About the repetition of the adjectives, we have different instincts. I recognize that the effect in Chinese is not just going to carry over into English. But I happen to really like the effect of the duplications in English, even if it’s not the same effect as in the Chinese.

      Please feel free to post your translations here—I would very much like to read them!

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      • Hanna said:

        I actually understood the tower bit as “balcony” first but in the literary sense, it’s supposed to be referring to a tall tower. But I see what you mean by how just the one word “upstairs” indicates speaker location and alters the overall mood of the poem. I did not get a sense that the speaker was not at least in some way enjoying himself when I read it in Chinese. He was solitary, yes, maybe a little lonely, but entranced by the evening and content to be spectator to its beauty. My translation reflects this, because I conceive of everything in the poem as performing an action:

        Spring night – each moment worth a thousand in gold
        Flowers spread their clear scent and moon casts shadows
        A flute sings from the top of the tower, faintly
        The swing in the courtyard falls into blackness

        But that’s one of the dangers of translating Chinese, because the power of it – especially in poetry – is that meaning is very condensed, almost folded in on itself, and mistranslating just one or two characters can skew the entire thing.

        I keep switching around on words, especially “falls,” because I think 落 offers an important sense of movement and physical depth in the poem but I just can’t find the right English word for it. But what I have the most trouble with is “translating” punctuation, since, well…there is none. I think Chinese poetry reads best in Emily Dickinson’s voice, if that makes sense. She sounds similarly strong and continuous. Nothing that indicates a full stop feels right to me.

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      • Thanks for sharing your translation. It’s very interesting that you see the poem as very active, because it struck me as being just the opposite (my primary impression, of course, was formed from the Watson and not the original). I saw it as capturing a single moment, albeit a moment richly suspended in time. I don’t really have an opinion on which of these right—I just think it’s interesting that we see it in such starkly opposed manners.

        Some more localized comments below. They’re mostly critical but this shouldn’t give the impression that I don’t like the translation as a whole. I do; I just have more substantive things to say about what I’d change:

        First line: I like “a thousand in gold.” I had wanted to get rid of the “coins” but didn’t see a good way to do so. I think you manage it nicely. I’m less sure about “each moment” (vs. “one moment”): it seems to me to imply a collection of moments, whereas I see the poem as capturing a single moment.

        Second line: I don’t like the “and” here. It loosens the line without adding content. It also makes “moon” appear like a mass noun rather than the name of a particular object, which is awkward. My own preference would be to see the two actions juxtaposed without the “and.” I’d also consider either capitalizing Moon or adding “the”—otherwise it’s still going to feel kind of like a mass noun.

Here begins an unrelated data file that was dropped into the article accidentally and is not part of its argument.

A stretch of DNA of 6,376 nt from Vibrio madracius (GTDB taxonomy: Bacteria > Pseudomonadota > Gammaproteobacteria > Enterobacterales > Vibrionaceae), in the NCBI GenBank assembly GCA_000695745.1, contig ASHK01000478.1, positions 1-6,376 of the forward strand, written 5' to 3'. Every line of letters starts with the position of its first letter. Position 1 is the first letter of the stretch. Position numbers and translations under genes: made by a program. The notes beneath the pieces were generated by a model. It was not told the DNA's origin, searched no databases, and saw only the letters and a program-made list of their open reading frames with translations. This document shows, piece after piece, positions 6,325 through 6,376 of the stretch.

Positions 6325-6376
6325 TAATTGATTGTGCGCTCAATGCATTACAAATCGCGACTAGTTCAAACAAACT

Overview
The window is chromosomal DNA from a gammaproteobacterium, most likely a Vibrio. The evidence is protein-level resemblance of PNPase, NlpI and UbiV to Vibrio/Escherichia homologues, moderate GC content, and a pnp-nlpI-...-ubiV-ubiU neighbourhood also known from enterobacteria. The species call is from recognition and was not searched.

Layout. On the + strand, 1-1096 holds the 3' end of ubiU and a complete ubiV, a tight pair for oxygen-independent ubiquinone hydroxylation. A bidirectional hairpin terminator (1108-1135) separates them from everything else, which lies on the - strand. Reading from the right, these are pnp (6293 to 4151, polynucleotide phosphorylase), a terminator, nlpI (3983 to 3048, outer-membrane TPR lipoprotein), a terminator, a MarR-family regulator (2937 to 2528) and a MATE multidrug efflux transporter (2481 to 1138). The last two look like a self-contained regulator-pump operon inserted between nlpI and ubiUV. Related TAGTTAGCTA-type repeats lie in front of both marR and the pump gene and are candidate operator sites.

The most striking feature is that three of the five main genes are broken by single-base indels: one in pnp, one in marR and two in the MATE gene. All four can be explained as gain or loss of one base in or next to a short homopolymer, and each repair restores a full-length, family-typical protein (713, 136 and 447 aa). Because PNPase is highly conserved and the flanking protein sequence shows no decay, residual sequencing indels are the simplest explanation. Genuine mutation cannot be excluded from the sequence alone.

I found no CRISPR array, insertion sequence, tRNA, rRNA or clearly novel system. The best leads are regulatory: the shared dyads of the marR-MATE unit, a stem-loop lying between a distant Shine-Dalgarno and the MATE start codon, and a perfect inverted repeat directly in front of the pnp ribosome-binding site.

Third line: “from the top of the tower” –> This gets at something that I think is a general danger in translating Chinese poetry into English. So much of its power comes from being condensed, whereas English grammar really wants to expand and make things explicit. This leads to multiple relatively insubstantial words getting strung together. Here you have two substantial words (‘top’, ‘tower’) corresponding to two Chinese characters, but then four further words contextualizing them. It distends the line and weakens the image. It’s unavoidable to an extent, but my own instinct to avoid such a density of connective words at all costs. (Part of what I don’t like about the Rexroth translation is that he just goes all in this, well beyond what’s plausibly required.)

        Fourth line: In an earlier version of my translation, I used “sinks” for 落, which may improve on “falls.” After all, the night/blackness is heavy. One falls through thin air, but sinks into denser water. (I took it out because my wife suggested that the primary purpose of 落 was to contrast the ground-level courtyard with the height of the tower, not to characterize an action of the swing. This is something that none of the four translations here captures. I just don’t see a way to do it that isn’t ungainly and sure to do more poetic harm than good. I’m obviously not competent to judge which of the two of you is right about the character’s function.)

        – – – – – – – – – – – – – – – – – – – – – – – – – – – – –

        I like the idea of reading Chinese poetry in Dickinson’s voice. I’m not sure I quite understand it yet, but it seems like there’s something there, and maybe for the next poem I translate I’ll try a Dicksonized version to see what effects that has.

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  2. Hanna said:

    FWIW I just read your other translation and I like that one very much more because it didn’t seem quite as deliberate as this one and you much more effectively captured the core essence of his poem.

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  3. Interesting both. Fwiw I like the repetition. (Very much, actually, but then I’m prone to it myself…) But I could do without the synesthesia (how is a scent clear?) and a shadow-casting moon makes more sense to me than a shadowy moon.

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    • I see your point about the moon, but I can definitely picture a shadowy moon (as contrasted with a clear or distinct moon), and it seems what the original suggests. The Chinese has the verb 有 (yǒu), literally “has,” which is used for both the flowers and the moon: flowers have (faint/clear/unmixed) scent, moon has shadows. That to me suggests that the moon itself is in shadows.